Natasha N. Woods1 and Julie C. Zinnert2
1Department of Biological Sciences, Moravian University, Bethlehem, PA 18018
2Department of Biology, Virginia Commonwealth University, Richmond, VA 23284
Corresponding author: Natasha N. Woods (email@example.com)
THE ECOLOGICAL QUESTION
What is the impact of geographic location for the trajectory of coastal forests exposed to sea-level rise and storm disturbance?
FOUR DIMENSIONAL ECOLOGY EDUCATION (4DEE) FRAMEWORK
- Core Ecological Concepts:
- Species diversity-biodiversity-dominance
- Ecology Practices:
- Natural history
- Making observations and connections
- Quantitative reasoning and computational thinking
- Data skills - inputting and data-mining /data visualization
- Human-Environment Interactions:
- Ecosystem services
- Cross-cutting Themes:
- Spatial & Temporal
- Stability and Change
WHAT STUDENTS DO
- Develop hypotheses about which coastal forest community (mainland or island) will recover biodiversity of plant species due to the combined effects of storms and sea-level rise.
- Interpret tree dominance tables to identify which community (mainland or barrier island) maintained biodiversity after several major storm events.
- Calculate Shannon diversity index using Excel or Google Sheets to understand if the plant communities maintained diversity after several major storm events.
- Produce and analyze graphs comparing the different size class of individual tree species at two timepoints with an emphasis on understanding the importance of species size for community dominance.
- Connect differences in community recovery back to the geographic location of the forests.
Students will learn about biodiversity, biogeography, and barrier islands in the following jigsaw activity:
In this in-class activity individual students in a group will learn about one of three topics and present it to their group. The purpose of this activity is to get students talking about the components of biodiversity in the geographically diverse ecosystems they are about to study.
Pre- and Post-Lab Assessments, Calculation and interpretation of species Shannon diversity index, Accurate graphing of stage class data, Written interpretation of figures from stage class data
This assignment was designed for (Fr., So., Jr., Sr.,) biology or ecology class. This can be used for majors, nonmajors, or for a general education course.
Data associated with this research are available at:
- Richardson, D.L. 1999. Parramore Island of the Virginia Coast Reserve Permanent Plot Resurvey: Plot data 1996. Virginia Coast Reserve Long-Term Ecological Research Project Data Publication knb-lter-vcr.107.19 (doi:10.6073/pasta/7c5547d1f778e102fd4d05bd3c53d451).
- Richardson, D.L. 1999. Parramore Island of the Virginia Coast Reserve Permanent Plot Resurvey: Tree data 1997. Virginia Coast Reserve Long- Term Ecological Research Project Data Publication knb-lter-vcr.102.18 (doi:10.6073/pasta/7ade4c94f6a 6be7f239b873e4fd87ce4).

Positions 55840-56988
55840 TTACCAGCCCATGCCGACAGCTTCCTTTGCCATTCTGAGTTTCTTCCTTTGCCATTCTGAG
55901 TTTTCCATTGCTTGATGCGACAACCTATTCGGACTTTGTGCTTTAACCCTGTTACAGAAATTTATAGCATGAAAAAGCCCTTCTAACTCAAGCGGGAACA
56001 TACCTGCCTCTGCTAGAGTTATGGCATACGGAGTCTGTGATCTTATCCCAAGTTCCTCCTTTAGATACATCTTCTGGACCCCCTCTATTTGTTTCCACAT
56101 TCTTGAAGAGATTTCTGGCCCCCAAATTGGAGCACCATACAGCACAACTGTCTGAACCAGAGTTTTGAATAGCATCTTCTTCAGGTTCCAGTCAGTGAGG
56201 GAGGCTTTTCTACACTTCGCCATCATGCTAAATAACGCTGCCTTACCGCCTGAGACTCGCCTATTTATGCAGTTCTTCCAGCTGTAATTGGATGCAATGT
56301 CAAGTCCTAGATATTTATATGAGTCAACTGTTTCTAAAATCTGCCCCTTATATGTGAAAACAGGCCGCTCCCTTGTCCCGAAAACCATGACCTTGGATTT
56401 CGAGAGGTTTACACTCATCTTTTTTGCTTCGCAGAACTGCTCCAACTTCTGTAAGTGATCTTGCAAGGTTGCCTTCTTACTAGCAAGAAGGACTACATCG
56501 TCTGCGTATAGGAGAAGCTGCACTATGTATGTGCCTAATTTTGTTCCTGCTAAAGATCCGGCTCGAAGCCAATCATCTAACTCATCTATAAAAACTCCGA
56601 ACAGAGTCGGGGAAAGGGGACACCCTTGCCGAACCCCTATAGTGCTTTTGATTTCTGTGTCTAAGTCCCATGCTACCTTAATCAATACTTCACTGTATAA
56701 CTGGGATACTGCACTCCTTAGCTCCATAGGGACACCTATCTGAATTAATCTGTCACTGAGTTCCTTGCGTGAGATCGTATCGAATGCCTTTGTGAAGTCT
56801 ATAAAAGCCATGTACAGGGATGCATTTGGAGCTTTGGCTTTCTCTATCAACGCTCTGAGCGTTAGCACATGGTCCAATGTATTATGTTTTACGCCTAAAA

- Richardson, D.L. 1999. Parramore Island of the Virginia Coast Reserve Permanent Plot Resurvey: Shrub data 1996. Virginia Coast Reserve Long-Term Ecological Research Project Data Publication knb-lter-vcr.99.18 (doi:10.6073/pasta/0382ee52fbd0485325e8d052d3587399).
Description of Resource Files:
- Faculty Tree Stage Class Data
- Faculty Shannon Diversity Index Data
- Student Tree Stage Class Data
- Student Shannon Diversity Index Data Interpretation
- Student Shannon Diversity Index Data
- Additional Information Regarding Trees and Shrubs
- Instructions for Making Graphs in Google Sheets
We thank the Virginia Coast Reserve staff for logistical support, the Virginia Department of Conservation and Recreation for permitting access to collect data on the Eastern Shore of Virginia, and the Coastal Plant Ecology Lab at Virginia Commonwealth University for the collection of the 2018 data. This research was supported by the National Science Foundation Long-Term Ecological Research grants DEB-1237733 and DEB-1832221, the Virginia Commonwealth University Presidential Research Quest and Dean funds to J.C. Zinnert, and Ford Foundation Fellowship to N.N. Woods. The creation of this module was funded by the National Science Foundation (DBI-1730526 RCN-UBE: Biodiversity Literacy in Undergraduate Education-Data Initiative and DBI-2120678 RCN-UBE: Transforming Ecology Education to Four Dimensional Network). We would also like to thank Anna Monfils and Luanna Prevost for their instruction in the development of this module along with the editor and reviewers whose comments helped improve this module.
Natasha N. Woods and Julie C. Zinnert. August 2023. Succession Case Study: Impact of Geographic Position on Biodiversity in Mid-Atlantic Forest Communities. Teaching Issues and Experiments in Ecology, Vol. 19: Practice #2. https://tiee.esa.org/vol/v19/issues/data_sets/woods/abstract.html